Unlike Resident Evil, Silent Hill’s story is one of the most complex narratives in a survival horror game. There’s a cult, sacrifices, alternate realities, demons – you name it, Silent Hill has it. Employing a washed out aesthetic through much of the game, the team behind the game worked within the PlayStation’s limitations which only succeeded in furthering the game’s horror. The iconic Silent Hill fog was because of the PlayStation’s inability to render a ton of stuff at once and the fog has now become a series trademark.
Comparing these two titles is always strange but not completely out of the question. After all, when it was released in 1999, initial comparisons were between Silent Hill and Resident Evil. Having broke ground for the genre and turned it into a sensation with its sequel, Resident Evil was a natural starting point for many critics but it isn’t very fair to either Silent Hill or the aforementioned Capcom title. Resident Evil revels in its absurdities and wears influences that are decidedly more science fiction horror than anything else. A decidedly cheesy plot interwoven with modern subtexts about corporations and environmental concerns with a cast of characters ripped straight out of a police serial and you get a game that is Hollywood ready, a case demonstrated by the series repeated success at the box office with its films. Conversely, you have Silent Hill which is deeply psychological and disturbing for many people. If you were to compare the two, the cinema comparison is more apt. Resident Evil is B-movie horror while Silent Hill is more art house than anything. But Silent Hill also strays into the sacrilegious as well as the sexual, two things rarely seen in the Resident Evil series.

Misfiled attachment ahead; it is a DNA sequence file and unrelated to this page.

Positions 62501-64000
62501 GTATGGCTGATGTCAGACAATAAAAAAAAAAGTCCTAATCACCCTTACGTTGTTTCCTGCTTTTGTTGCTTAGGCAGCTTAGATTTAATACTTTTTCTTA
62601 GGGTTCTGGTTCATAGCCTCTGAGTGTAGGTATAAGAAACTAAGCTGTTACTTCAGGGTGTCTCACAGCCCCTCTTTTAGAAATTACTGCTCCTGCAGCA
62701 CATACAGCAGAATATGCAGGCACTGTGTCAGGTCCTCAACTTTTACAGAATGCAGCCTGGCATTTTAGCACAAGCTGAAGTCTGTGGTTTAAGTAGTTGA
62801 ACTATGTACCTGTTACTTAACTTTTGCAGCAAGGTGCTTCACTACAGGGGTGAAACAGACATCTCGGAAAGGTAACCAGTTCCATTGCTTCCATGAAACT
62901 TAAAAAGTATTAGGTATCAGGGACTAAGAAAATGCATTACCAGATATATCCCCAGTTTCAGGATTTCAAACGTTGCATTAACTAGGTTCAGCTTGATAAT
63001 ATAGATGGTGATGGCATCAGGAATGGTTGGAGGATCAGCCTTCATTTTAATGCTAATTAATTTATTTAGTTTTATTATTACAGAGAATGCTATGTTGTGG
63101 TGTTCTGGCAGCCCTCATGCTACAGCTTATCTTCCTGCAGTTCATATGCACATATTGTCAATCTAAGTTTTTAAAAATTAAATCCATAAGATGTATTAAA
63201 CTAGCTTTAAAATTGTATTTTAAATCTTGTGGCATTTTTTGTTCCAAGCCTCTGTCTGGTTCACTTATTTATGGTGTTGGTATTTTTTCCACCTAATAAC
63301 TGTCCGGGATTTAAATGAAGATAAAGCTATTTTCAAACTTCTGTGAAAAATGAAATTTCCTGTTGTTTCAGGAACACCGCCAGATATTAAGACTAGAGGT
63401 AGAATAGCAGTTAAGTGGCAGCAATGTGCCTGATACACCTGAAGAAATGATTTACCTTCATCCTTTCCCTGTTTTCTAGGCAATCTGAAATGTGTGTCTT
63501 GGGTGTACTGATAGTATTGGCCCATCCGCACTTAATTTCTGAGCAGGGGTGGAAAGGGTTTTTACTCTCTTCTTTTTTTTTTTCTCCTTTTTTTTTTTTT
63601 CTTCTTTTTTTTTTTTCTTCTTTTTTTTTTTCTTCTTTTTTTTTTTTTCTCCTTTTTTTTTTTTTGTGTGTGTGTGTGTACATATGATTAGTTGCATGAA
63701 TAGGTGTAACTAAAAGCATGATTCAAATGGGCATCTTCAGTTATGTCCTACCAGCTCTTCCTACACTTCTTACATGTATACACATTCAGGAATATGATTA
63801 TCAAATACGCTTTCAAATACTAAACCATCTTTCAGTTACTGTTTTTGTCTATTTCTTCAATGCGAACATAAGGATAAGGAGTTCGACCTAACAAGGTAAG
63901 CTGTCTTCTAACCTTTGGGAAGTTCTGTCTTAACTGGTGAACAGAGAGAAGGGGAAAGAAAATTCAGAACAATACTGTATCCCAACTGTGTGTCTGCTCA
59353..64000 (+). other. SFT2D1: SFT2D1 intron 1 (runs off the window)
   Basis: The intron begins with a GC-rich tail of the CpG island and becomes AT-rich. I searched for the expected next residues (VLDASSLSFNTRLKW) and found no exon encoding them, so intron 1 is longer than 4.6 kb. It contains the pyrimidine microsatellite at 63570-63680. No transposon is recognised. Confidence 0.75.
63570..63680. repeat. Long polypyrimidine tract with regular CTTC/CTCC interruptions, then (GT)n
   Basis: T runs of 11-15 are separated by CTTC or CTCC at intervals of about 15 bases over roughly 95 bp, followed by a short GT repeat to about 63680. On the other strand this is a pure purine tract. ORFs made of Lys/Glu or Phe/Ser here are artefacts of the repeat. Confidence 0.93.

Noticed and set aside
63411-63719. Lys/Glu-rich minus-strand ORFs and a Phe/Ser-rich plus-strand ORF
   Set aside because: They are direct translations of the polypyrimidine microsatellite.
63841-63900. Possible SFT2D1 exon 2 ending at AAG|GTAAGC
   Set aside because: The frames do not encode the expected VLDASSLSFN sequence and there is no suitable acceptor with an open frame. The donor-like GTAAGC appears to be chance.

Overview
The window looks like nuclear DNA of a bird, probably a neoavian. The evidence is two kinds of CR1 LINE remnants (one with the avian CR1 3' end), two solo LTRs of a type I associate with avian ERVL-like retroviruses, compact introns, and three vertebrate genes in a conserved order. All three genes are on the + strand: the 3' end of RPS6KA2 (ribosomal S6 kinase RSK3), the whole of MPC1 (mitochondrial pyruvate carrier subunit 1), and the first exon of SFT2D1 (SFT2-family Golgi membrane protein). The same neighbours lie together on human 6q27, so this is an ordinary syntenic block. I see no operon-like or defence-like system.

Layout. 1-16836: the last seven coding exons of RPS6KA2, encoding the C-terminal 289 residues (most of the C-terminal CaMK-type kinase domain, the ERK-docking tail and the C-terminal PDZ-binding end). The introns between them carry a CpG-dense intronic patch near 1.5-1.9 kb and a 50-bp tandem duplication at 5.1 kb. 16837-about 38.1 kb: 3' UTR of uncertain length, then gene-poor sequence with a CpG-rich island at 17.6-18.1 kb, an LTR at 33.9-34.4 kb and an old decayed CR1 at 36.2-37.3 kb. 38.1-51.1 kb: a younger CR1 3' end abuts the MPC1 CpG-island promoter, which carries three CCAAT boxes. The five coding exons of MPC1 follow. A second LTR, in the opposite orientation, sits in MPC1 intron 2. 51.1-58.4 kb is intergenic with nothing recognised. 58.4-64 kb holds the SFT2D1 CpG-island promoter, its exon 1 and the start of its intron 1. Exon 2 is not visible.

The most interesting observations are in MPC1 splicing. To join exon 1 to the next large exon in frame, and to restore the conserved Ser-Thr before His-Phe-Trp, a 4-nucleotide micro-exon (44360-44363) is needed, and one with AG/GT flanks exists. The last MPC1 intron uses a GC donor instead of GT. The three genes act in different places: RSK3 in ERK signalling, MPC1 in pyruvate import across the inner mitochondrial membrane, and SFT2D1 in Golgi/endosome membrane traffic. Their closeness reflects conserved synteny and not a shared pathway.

A viewing of each series respective first films will reveal this difference almost immediately and it is a real mark of one series from the other. In addition, the protagonists of the Resident Evil series tend to hew closely towards established hero stereotypes whereas the protagonists in Silent Hill are always complex and a bit more murky to the player. That is, their motives are never quite clear, their trajectory never quite certain whereas the protagonists of Resident Evil, more often than not, find themselves fighting on the side of the “good guys.”
Is one game better than the other? That depends on your tastes in horror games. If you like to think about your story and really puzzle things out then Silent Hill might be more your style. On the other hand if you enjoy more action elements and a lighter tone at times, then Resident Evil is the perfect choice. Does this analysis still hold up in the face of the new Resident Evil 7? We think so. Resident Evil 7, while different from other games in the series, is still a survival horror Resident Evil game. Even in its attempt at being more “intense” than before, it still retains the Resident Evil trademarks we’ve come to expect. If any, the new game reminds one of Silent Hill in its attempts at horror, but the “black goo” sci-fi trope brings it back to Earth and places it firmly back in the Resident Evil wheel house. One thing is certain, both games are amazingly good titles that are more than worth your time.